There are also methods to structure the sale so the seller maintains control of the business. In these scenarios, the seller retains voting control and only sells non-voting shares. Also, an installment sale essentially acts as a freeze on any potential appreciation in the company. Because of the sale, the buyer will benefit from the appreciation. A Buy-Sell Agreement can be used (as discussed above) to transfer control upon a triggering event, such as death, disability or retirement of the seller.

The Intentionally Defective Irrevocable Trust. In the case of high worth business owners (typically those with an estate valued over $5,340,000 for an individual or $10,680,000 for a married couple —check the Internal Revenue Code for yearly adjustments — the Intentionally Defective Irrevocable Trust may be a good option for transferring your interest in the business while minimizing or lowering gift and/or estate taxes. The transaction is also structured so you maintain control of the business. The trust is funded by you with cash of at least 10 percent of the contemplated purchase price. The trust then purchases for fair market value your interest in the business.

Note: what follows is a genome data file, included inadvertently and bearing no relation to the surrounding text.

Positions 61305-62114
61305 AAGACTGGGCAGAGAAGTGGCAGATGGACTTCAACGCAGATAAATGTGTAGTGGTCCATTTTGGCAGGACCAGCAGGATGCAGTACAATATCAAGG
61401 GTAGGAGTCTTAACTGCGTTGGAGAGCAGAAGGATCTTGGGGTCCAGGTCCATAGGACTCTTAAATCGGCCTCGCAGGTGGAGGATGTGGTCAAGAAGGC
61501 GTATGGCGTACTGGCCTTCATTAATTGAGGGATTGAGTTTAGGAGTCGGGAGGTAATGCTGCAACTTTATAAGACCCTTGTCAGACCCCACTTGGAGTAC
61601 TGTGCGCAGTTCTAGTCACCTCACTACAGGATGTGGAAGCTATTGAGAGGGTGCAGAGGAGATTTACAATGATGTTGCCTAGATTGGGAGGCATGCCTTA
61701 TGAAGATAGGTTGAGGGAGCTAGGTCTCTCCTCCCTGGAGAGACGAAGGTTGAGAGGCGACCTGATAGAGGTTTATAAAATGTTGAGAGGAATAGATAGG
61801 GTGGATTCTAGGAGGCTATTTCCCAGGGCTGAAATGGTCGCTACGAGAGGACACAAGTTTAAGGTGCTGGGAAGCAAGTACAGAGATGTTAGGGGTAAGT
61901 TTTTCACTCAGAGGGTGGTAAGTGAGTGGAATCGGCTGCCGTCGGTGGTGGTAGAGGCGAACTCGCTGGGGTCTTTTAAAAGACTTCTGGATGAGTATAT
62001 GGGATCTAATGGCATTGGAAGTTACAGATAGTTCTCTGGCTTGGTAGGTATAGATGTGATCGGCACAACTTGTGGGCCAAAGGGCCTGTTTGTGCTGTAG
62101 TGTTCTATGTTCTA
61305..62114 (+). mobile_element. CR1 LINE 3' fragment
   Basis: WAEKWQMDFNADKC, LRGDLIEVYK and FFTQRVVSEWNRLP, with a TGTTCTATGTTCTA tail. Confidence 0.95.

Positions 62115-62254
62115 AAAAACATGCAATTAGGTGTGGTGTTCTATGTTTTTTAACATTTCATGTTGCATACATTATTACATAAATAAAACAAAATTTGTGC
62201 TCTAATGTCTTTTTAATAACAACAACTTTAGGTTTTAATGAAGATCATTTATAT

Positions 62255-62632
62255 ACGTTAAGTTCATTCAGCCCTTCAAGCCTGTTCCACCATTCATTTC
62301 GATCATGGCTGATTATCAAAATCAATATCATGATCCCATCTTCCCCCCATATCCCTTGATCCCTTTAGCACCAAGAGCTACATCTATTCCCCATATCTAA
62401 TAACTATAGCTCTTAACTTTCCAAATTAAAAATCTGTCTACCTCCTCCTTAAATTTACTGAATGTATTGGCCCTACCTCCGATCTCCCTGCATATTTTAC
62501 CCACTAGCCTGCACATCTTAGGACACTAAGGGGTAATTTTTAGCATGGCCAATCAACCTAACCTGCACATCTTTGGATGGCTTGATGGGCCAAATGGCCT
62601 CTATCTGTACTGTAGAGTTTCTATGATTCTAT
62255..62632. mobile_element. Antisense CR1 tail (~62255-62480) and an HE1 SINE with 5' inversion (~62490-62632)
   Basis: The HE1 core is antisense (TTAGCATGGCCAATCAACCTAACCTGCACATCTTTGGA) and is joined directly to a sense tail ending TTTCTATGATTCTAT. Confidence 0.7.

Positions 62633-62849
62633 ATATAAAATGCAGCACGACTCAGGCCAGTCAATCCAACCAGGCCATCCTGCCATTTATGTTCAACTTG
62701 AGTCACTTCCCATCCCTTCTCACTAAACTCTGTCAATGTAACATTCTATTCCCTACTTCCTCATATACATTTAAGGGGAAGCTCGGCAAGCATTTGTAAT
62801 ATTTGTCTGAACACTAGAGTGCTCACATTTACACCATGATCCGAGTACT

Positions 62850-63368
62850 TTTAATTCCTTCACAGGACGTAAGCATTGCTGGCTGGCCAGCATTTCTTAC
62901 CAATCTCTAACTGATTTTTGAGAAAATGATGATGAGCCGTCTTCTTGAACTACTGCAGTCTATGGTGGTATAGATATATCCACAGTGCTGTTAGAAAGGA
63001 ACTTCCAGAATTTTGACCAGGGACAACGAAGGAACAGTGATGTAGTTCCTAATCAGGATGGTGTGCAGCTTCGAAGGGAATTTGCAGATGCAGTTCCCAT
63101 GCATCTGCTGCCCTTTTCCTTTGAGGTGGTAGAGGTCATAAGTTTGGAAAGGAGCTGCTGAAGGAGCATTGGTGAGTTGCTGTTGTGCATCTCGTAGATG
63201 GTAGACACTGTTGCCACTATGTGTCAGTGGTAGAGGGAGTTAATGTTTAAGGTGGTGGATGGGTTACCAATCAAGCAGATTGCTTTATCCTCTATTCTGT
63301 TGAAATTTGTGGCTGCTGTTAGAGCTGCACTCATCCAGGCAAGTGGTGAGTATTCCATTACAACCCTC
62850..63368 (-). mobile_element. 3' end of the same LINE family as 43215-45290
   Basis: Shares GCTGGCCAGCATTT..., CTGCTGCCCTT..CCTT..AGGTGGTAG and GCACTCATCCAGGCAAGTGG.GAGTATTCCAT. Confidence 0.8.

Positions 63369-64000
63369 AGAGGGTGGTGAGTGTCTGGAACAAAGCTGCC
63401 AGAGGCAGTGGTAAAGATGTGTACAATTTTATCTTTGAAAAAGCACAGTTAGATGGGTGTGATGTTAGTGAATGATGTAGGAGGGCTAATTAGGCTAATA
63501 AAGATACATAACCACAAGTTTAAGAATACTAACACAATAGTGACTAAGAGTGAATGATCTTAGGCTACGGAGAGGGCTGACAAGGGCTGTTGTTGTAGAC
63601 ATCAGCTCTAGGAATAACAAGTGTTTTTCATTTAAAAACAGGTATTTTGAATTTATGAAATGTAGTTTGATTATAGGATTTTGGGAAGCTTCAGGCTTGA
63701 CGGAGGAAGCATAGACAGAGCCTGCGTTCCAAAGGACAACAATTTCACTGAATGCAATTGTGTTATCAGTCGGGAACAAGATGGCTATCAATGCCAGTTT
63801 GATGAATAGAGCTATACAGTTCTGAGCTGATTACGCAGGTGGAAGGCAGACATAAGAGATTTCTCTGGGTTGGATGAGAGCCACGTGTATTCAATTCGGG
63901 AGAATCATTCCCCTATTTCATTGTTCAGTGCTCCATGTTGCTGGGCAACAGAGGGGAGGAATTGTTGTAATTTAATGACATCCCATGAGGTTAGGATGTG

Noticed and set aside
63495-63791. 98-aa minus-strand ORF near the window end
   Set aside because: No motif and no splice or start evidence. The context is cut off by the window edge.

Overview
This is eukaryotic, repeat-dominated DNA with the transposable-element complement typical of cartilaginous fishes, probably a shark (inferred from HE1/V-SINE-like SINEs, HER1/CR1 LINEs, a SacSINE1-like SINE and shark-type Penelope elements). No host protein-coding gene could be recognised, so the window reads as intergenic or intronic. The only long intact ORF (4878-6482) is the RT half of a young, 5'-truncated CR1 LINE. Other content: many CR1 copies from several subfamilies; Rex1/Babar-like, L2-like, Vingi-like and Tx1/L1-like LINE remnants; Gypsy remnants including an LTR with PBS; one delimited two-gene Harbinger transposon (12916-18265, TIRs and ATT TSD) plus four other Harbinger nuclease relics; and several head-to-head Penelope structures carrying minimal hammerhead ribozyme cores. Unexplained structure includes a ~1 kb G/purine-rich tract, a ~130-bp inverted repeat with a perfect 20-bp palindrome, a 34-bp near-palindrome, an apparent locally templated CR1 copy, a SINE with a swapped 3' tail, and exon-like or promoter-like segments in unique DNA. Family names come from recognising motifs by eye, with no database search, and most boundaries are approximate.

The effect of this is to transfer the value of the business out of the business owner’s estate to the trust in a similar manner as the installment sale described above. However, because the trust has a special status for income tax purposes, all distributions and income from the business are received by the trust and grow income tax free, because for income tax purposes, the (former) business owner is taxed on the business income. Thus, the owner of the business continues to pay the income taxes (which further reduce his or her estate value) on the profits from the business, and the trust can grow “income tax free.” Generally, the trust beneficiaries are your children and grandchildren.

Whatever Your Plan, Don’t Ignore Fair Market Value

There are multiple estate and business succession planning methods. This article contains a few options to consider. And buried within each concept described is the use of bona fide fair market value opinions. “Fair market value” is an important concept in business and tax planning and cannot be overlooked in any bona fide transfer planning. Since each business is unique, business owners should discuss their options with their lawyer and/or accountant in more detail.